Frankly, I'm a little embarassed by it.
But I'm in good and plentiful company I've found. Apparently, Outlander has a HUGE following. I really had no idea.
There are fansites, discussion groups, dubious artistic renderings, and magazine articles.
People have even created videos.
That guy is SO not Jamie, though I quite like Kate Beckinsale as Claire.
After forgiving myself for the lapse in taste and judgement, I began to realize that categorizing these books as "romance" is a heinous oversimplification and gross injustice. True, there is certainly romance novel-esque contrivance and cliche. And its true that somtimes, the loose ends are tied up far too tidily to be anything but a vehicle of convenience.
But Diana Gabaldon is an incredible storyteller, and I like her writing style a lot. Girlfriend doesn't shy away from big words or a run on sentence. Truly, a woman after my own heart.
Outlander is a sweeping historical epic, exhaustively researched, unimpeachable in it's authenticity. The plot is complex but plausible, the many twists surprising, but tenable. It is all woven together with rich imagery and commendable attention to detail. The language, the culture, and the humanity of the 17th century Scottish Highlands are brought to life by the artistry with which they are written. I could see, hear, smell and taste the world described within the pages. I was, and am, utterly lost in it.
But it's the characters that make Outlander really compelling. Like the writing, they are infused with a sincerity and a passion that is rare. They are so well developed that they practically breathe and because of that, they inspire in the reader a unique affection. We like them. We love them. We hope for them and we fear for them. And when I have read the last book, I will mourn the loss of them.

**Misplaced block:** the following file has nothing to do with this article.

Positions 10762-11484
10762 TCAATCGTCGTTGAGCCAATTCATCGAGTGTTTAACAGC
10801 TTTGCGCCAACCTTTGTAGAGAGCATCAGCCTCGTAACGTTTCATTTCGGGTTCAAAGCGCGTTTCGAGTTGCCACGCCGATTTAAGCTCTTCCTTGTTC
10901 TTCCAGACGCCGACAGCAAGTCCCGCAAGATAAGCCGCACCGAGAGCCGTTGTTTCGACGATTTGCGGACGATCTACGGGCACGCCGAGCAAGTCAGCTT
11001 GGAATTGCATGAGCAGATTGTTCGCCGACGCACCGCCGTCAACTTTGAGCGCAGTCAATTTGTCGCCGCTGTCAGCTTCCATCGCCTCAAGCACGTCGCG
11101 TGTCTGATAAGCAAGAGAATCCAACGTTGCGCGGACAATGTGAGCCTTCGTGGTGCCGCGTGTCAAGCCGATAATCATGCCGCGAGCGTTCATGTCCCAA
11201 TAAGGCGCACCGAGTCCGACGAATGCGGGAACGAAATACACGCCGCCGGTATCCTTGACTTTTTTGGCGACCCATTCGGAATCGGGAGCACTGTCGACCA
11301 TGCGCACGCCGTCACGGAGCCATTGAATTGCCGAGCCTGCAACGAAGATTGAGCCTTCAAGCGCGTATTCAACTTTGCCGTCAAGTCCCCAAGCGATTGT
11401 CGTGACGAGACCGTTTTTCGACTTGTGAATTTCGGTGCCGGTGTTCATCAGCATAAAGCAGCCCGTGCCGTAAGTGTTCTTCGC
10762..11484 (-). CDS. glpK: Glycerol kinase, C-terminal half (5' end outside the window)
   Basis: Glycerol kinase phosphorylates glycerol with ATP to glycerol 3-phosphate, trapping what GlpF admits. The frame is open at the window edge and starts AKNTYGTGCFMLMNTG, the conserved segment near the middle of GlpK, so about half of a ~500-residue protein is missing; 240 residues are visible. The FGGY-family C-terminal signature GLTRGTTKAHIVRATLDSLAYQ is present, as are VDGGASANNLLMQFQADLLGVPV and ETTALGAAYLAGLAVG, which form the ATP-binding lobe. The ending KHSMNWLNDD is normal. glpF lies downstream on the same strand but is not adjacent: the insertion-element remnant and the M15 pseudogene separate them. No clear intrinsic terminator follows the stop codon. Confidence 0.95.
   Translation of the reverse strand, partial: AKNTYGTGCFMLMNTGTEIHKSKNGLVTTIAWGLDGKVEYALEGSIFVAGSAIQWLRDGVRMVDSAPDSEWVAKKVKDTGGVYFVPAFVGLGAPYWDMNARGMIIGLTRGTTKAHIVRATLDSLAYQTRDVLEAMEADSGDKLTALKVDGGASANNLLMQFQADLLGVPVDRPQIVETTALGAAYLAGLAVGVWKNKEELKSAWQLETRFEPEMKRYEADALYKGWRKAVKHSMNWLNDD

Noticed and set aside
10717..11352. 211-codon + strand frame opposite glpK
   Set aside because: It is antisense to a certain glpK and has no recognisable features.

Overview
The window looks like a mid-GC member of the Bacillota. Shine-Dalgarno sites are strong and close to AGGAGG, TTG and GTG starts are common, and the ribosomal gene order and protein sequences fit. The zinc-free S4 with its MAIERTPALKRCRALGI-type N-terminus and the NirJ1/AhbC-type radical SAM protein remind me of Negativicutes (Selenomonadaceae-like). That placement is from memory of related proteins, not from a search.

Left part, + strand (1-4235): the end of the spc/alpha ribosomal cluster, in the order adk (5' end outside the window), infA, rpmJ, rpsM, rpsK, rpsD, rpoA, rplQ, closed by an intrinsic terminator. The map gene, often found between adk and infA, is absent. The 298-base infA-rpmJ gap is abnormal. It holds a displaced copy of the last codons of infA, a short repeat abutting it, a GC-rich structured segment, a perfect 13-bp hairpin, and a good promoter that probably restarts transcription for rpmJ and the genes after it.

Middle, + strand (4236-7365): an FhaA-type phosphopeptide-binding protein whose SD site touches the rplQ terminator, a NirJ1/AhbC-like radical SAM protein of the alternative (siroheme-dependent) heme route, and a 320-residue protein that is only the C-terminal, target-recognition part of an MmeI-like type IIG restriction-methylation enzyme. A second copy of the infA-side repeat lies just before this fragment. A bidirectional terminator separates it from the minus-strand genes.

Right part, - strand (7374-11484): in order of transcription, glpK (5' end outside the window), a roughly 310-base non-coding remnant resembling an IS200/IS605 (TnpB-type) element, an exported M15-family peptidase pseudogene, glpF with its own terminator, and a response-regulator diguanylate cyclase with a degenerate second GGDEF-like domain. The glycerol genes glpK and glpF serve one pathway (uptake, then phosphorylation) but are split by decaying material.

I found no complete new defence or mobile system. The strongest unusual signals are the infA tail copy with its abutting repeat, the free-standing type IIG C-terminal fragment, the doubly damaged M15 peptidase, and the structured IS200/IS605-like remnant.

Simple romance? No. Certainly not. There is romance to be sure, and the really delicious kind that will give a gal a whopping case of heaving bosom. But it so, so, so much more.
When searching for Outlander at my local Barnes and Noble, I was dismayed to find that it had, perhaps predictably, been placed in the romance section. I told the clerk that it really didn't belong there, because it was so much more than just a romance.
He said with a bit of a smirk and smidge of condescension, "Yeah, I know, I hear that all the time."
I felt compelled to defend myself, and indeed, I realized, I was holding the other books in my arms in such a way as to display the titles clearly to his view. They were respectable books. Real literature. Snob worthy.
But I knew that when I got home, it would be the lastest Outlander that made it's way out of the jaunty green bag first. And, that it would be quite some time before anything "respectable" claimed my attention again.
I suppose, I will simply have to redefine my terms in order to live with myself.
Well done, Ms. Gabaldon. Well done.